The Financial Supervisory Agency announced Wednesday that it has ordered Daihyaku Mutual Life Insurance Co. to suspend operations — the third collapse in the nation’s life insurance sector.
FSA chief Masaharu Hino told a news conference that it issued the order in response to a request from the midsize life insurer for its operations to be stopped.
Daihyaku decided at a directors’ board meeting held earlier Wednesday that it was no longer possible to continue its business as it fell to a capital deficit of 45.3 billion yen at the end of fiscal 1999, he added.
If other losses not reflected in the firm’s financial statements – such as unrealized losses on the firm’s securities holdings – are included, the effective capital deficit is estimated at 122.2 billion yen, FSA officials said.
The agency will soon appoint a team of administrators, who will look for a firm to take over Daihyaku’s outstanding policies as well as probe into the possible legal responsibility of the insurer’s management.
The company, whose financial condition has worsened in recent years, signed a tieup agreement with Manulife Financial of Canada in February 1999. Under the agreement, Daihyaku transferred its sales networks and rights to undertake new polices to Manulife Century Life Insurance Co., a joint venture firm set up with Manulife.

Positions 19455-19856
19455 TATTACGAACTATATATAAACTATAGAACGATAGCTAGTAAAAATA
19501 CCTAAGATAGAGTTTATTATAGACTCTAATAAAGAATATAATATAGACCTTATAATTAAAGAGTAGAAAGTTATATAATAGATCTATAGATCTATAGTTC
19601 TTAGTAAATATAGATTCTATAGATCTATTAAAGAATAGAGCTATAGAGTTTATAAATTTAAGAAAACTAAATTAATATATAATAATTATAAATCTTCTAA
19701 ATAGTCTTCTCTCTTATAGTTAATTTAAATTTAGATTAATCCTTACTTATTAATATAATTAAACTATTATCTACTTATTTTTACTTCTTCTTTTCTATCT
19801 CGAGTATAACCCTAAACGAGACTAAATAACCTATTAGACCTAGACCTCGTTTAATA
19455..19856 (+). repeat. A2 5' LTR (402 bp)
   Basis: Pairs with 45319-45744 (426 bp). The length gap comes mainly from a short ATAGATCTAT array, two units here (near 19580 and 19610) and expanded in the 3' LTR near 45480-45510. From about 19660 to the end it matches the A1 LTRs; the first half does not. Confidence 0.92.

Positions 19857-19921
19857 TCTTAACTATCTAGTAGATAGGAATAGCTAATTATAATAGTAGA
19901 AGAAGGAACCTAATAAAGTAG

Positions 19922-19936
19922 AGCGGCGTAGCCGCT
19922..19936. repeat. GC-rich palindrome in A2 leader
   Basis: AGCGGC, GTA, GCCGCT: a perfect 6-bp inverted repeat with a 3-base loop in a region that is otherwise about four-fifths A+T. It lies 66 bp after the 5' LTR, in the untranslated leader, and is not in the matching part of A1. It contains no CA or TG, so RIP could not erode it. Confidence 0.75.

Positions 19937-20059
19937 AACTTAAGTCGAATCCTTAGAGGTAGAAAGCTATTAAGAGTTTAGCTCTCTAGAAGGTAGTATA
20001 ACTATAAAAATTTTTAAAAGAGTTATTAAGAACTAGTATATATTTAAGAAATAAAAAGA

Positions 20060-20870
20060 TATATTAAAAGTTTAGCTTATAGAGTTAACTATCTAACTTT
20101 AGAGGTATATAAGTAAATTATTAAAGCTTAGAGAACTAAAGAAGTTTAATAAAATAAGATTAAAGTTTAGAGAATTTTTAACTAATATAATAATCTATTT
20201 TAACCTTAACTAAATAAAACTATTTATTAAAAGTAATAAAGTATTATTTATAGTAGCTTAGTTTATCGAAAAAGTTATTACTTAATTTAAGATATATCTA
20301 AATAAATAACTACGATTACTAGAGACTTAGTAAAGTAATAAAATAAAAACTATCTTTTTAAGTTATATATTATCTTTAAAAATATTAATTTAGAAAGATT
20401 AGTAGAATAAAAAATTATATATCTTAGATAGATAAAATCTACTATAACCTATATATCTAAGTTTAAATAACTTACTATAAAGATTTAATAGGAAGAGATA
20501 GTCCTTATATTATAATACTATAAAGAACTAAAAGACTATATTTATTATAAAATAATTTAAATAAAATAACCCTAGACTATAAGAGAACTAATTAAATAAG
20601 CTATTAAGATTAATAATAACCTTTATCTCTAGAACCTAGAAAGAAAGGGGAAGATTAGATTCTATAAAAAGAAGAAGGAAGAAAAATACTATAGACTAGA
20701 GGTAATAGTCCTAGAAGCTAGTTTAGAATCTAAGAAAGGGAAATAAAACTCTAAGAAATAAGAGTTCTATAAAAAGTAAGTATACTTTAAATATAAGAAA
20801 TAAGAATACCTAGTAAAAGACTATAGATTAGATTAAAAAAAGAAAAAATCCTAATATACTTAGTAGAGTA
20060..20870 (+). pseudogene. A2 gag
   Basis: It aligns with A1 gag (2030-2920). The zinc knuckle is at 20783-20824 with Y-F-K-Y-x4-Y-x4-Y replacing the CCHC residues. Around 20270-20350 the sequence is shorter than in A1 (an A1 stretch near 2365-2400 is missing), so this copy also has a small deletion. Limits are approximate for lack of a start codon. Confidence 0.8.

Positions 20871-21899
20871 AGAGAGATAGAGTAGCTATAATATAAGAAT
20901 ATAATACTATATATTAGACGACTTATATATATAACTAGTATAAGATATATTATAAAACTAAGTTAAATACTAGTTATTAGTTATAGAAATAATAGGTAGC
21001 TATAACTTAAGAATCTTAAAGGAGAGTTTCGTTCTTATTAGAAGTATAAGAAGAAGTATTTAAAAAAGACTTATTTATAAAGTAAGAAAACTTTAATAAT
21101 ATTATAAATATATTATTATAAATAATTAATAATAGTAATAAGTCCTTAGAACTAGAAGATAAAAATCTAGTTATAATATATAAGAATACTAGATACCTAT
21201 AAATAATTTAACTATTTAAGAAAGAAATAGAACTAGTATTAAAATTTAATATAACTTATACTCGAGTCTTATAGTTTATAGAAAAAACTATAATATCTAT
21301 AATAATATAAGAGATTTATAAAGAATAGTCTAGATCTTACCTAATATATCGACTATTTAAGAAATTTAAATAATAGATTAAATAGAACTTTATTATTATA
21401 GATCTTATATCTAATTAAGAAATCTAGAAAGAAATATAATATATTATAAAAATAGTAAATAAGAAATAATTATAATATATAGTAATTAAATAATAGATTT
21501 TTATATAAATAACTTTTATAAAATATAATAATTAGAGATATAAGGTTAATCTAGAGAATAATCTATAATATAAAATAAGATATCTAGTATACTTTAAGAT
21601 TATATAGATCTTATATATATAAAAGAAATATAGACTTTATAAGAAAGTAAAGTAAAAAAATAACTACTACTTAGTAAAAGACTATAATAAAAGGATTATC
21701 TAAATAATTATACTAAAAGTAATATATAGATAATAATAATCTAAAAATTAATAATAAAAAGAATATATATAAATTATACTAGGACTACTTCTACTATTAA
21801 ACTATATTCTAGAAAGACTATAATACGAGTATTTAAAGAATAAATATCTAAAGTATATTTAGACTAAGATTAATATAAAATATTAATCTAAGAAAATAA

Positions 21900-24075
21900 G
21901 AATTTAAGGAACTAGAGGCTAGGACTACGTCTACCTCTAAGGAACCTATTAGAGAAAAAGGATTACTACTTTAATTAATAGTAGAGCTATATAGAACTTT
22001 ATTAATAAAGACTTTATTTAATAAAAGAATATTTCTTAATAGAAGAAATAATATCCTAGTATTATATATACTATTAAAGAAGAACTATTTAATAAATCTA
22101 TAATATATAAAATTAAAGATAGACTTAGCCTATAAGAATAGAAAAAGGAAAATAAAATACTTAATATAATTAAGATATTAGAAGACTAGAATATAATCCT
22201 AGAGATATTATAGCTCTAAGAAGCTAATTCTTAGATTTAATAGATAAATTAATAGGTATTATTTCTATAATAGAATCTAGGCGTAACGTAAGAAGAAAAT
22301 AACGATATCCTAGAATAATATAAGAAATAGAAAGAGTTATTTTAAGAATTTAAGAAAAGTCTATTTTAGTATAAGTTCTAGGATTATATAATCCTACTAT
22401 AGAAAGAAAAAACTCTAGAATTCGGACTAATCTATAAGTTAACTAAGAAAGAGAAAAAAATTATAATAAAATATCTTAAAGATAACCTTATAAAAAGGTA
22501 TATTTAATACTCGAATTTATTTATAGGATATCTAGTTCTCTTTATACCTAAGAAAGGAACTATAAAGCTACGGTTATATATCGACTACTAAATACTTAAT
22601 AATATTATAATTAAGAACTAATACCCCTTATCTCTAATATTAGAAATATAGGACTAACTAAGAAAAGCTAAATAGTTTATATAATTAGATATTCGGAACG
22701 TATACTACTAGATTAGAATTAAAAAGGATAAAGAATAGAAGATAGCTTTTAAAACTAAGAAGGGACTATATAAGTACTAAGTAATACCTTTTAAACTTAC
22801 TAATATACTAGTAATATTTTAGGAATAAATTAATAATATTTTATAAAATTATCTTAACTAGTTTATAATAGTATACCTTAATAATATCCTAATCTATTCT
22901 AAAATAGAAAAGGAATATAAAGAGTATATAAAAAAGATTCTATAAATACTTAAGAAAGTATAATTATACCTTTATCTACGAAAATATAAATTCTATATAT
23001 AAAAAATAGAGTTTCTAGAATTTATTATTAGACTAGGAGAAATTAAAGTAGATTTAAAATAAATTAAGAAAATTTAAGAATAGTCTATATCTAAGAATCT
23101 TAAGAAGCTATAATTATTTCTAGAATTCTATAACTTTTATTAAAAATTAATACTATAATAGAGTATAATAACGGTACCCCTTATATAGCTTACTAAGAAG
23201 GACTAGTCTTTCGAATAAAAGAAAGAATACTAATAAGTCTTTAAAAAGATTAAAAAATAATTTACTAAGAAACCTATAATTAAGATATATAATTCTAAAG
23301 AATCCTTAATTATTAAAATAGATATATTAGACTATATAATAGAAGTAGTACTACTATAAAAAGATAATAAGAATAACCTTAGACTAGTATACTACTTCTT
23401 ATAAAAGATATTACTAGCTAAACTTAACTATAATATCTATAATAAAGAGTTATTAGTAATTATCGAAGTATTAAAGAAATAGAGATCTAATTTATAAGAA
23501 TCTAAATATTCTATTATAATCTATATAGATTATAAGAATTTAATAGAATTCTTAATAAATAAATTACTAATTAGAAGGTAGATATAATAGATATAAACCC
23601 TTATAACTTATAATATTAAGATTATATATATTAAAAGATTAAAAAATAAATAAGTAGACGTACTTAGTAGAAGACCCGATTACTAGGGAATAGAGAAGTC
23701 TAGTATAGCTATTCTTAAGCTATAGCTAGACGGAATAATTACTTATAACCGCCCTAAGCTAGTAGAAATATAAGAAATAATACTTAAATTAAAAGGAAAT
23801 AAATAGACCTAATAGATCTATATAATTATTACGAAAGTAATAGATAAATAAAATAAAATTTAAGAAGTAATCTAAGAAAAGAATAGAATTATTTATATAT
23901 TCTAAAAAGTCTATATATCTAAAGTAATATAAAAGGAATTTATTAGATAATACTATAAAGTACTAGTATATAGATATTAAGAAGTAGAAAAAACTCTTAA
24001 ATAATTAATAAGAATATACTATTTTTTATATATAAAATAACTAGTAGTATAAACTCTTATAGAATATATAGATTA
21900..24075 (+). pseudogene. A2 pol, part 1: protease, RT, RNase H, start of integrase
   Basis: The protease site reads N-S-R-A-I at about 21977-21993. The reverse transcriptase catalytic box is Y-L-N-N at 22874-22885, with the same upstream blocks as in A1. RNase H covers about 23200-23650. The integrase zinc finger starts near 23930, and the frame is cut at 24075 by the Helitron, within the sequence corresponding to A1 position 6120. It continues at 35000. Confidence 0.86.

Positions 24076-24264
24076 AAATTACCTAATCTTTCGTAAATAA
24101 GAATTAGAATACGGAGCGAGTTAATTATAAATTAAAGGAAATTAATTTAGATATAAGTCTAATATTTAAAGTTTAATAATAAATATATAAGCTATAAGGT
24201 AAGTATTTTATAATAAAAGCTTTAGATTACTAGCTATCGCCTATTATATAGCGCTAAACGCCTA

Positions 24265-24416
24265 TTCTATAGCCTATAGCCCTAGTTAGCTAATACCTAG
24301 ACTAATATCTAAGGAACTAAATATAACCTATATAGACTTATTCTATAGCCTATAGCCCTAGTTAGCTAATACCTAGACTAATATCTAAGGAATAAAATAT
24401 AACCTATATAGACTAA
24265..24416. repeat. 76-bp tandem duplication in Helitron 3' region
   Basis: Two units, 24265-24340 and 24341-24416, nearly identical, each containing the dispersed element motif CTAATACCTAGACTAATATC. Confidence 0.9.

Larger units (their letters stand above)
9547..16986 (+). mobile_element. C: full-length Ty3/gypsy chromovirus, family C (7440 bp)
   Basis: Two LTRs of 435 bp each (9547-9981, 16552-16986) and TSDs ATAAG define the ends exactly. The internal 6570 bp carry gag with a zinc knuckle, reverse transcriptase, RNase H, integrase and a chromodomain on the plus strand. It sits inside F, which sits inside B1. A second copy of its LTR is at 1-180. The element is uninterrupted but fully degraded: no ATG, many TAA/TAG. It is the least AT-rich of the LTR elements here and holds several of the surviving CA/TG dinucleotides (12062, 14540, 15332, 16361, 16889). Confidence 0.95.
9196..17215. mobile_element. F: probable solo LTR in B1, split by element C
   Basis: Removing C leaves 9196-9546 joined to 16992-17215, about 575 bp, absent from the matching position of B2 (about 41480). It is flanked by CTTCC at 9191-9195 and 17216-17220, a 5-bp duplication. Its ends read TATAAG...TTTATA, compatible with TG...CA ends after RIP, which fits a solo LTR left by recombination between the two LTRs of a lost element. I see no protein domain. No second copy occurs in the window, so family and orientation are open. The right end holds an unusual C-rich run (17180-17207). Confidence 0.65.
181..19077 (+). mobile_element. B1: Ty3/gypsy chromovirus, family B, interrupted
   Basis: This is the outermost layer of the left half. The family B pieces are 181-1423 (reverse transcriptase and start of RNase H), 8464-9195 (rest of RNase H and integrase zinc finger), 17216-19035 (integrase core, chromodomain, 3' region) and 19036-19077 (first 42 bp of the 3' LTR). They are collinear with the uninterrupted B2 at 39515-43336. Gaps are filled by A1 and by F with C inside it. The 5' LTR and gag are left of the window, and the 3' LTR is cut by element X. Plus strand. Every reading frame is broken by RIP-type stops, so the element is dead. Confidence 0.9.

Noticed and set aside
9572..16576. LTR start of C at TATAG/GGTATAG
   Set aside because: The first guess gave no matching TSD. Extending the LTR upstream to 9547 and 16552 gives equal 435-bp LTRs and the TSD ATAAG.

Since then, Daihyaku’s operations had been limited to maintaining outstanding contracts acquired before the tieup.
But the alliance failed to shake off the insurer’s problems, as policy cancellations have remained rampant amid the lingering fear of collapse among policyholders, FSA officials said.
In August, the FSA started inspecting Daihyaku and the firm was found to have underestimated required loss reserves for its loans and securities holdings, they added.
Daihyaku’s failure marks the third time a Japanese life insurer has gone under, following the April 1997 collapse of Nissan Mutual Life Insurance Co. and the June 1999 failure of Toho Mutual Life Insurance Co.
Hino said that Daihyaku’s solvency margin ratio — a key measure of insurers’ financial health — was negative 190.2 percent at the end of fiscal 1999, far below the 200 percent threshold the nation’s life and nonlife insurers are expected to secure.